Italians go to Puglia for the sea, sun and beaches. And they come for the seriously gourmand cuisine fished from the local waters and the fruit and veg harvested from the fertile fields. And, of course, the fine wines.
They also come to see handsome towns with intricately carved stonework, mysterious white hilltop villages, the curious conical ‘trullies’ (below) in the fields, the ancient cave houses known as ‘sassi’.
Puglia’s architecture has been shaped by invaders, from the Greeks and Romans, to Normans, Saracens, Bourbons, Swabians, Spanish, Byzantine.
Lecce (below), described as the ‘Florence of the South’ is a Baroque fantasy, a breath-takingly beautiful classical Italian town with its elaborate Santa Croce basilica, Piazza Sant’Oronzo promenade, Roman amphitheatre and arches.
The capital, Bari, has a medieval old town with a tangle of narrow streets, lopsided buildings and artisan front-rooms where you can see ladies making orecchiette, ear-shaped pasta, by hand.
Harbour towns to die for
There are several gorgeous Adriatic ports like Otranto at the tip of the heel or Vieste (top image) on the mountainous promontory ‘spur’, with their golden beaches and dramatic white tufo (limestone) rock formations.
Trani (below), once an ancient trading hub, is a delightfully eccentric port with its white cathedral perched on the seawall, where boats bob on the glistening water while you eat ices and drink unfamiliar glasses of something cool on the piazza. The Adriatic coast is dotted with absurdly picturesque little harbour towns like Trani.
As you wind through pretty country roads lined with yellow acacias, you’ll pass silver olive groves (Puglian olive oil is arguably the best in of all Italy and Puglia provides about 40 per cent of the nation’s exported oil) and vineyards dotted with trullies.
So, what are trullies?
Trullies, small drystone circular storehouses with a point rooves, are unique to Puglia.
They were constructed by farmers in their fields to keep their equipment dry and stock protected from roving highwaymen. Built without mortar, they could be speedily dismantled when the tax man, who levied on buildings, came around.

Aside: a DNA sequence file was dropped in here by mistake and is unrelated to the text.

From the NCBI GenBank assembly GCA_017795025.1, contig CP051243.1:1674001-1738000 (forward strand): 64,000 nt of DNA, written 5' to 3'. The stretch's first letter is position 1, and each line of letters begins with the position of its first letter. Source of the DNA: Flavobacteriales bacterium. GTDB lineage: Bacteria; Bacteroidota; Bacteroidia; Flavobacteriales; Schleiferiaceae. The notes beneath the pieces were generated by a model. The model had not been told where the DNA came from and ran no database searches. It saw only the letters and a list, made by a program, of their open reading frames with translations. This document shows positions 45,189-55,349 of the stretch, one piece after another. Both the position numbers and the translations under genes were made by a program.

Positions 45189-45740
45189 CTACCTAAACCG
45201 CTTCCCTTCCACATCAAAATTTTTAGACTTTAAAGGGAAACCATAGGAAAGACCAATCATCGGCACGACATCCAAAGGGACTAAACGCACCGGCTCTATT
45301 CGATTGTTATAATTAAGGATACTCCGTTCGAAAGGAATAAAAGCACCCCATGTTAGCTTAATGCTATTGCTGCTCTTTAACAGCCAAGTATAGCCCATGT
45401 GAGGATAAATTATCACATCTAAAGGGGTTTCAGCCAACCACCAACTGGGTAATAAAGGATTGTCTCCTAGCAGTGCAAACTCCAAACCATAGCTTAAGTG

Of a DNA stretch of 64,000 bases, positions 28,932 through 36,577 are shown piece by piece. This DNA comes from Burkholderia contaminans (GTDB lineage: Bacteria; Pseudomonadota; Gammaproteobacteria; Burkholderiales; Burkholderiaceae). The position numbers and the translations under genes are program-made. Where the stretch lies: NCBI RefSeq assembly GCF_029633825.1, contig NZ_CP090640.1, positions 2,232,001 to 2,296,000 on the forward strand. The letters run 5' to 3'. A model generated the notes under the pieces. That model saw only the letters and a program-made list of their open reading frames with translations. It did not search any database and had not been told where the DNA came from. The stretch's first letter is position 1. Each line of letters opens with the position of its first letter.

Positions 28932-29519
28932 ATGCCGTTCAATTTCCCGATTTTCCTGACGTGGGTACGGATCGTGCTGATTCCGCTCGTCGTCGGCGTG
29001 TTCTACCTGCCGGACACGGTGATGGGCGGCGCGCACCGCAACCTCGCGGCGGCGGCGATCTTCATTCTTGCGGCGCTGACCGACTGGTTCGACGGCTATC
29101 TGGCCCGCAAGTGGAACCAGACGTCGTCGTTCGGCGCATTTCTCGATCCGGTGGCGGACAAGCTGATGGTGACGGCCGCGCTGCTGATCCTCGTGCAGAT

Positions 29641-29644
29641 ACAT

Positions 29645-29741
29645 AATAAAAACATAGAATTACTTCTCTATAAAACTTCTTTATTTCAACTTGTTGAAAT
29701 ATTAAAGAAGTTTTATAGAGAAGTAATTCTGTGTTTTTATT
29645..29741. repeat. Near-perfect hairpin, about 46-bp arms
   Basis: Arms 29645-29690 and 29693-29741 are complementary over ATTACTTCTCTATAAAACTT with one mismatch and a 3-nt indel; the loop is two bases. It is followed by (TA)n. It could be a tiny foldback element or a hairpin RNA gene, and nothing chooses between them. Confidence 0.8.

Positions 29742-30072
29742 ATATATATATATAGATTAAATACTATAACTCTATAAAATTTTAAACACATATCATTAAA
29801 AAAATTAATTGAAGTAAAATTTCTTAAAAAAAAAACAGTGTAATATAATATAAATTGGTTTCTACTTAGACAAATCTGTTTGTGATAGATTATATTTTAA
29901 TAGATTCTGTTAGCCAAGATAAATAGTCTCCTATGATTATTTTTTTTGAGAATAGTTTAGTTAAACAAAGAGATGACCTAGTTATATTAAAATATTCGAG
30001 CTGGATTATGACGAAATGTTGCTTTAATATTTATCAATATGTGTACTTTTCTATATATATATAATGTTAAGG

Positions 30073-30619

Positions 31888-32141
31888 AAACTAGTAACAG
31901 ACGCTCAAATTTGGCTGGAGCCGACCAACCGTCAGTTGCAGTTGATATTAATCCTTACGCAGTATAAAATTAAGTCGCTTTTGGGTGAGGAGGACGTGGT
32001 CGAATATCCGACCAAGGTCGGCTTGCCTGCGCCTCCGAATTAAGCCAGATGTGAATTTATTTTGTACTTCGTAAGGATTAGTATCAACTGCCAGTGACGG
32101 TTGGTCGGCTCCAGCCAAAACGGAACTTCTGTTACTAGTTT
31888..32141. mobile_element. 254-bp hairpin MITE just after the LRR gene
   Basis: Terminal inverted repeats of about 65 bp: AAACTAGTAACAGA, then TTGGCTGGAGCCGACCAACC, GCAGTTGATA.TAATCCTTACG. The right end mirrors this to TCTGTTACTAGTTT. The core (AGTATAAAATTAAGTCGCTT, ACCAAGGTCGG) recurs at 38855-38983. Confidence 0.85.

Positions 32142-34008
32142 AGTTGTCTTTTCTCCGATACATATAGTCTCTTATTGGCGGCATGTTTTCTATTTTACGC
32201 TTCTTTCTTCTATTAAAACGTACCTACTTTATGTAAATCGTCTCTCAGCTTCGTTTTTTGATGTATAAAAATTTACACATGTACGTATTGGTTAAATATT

Alberobello (below) is a famous, completely restored trulli village. It looks like bit like a Hobbit town.
Close by is the ‘sassi’ village of Matera (below), where troglodytes settled in Palaeolithic times and made their homes in caves.
Rising dramatically from a ravine, it could almost be Biblical – not for nothing did Mel Gibson film The Passion of the Christ here. The local authorities rehoused families in the fifties but some are now restored and in use as restaurants and hotels.
More stately is the graceful citta bianche (white town) of Martina Franca, with its narrow shuttered streets leading off ornate squares. Nearby is Ostuni (below), founded in the first century, is also all elegant porticos and loggias.
Time to go
Until relatively recently the region of Puglia has been comparatively isolated.
Although now enjoying a cultural renaissance, it remains a place with many untold secrets. At times you feel you’ve been transported back in time, drinking espresso in a village that appears to be untouched or walking across wild land that still seems unexplored.
Go before Puglia becomes the new Tuscany!
TOP IMAGE: Vieste, one of Puglia’s numerous picturesque port towns (Via Pixabay)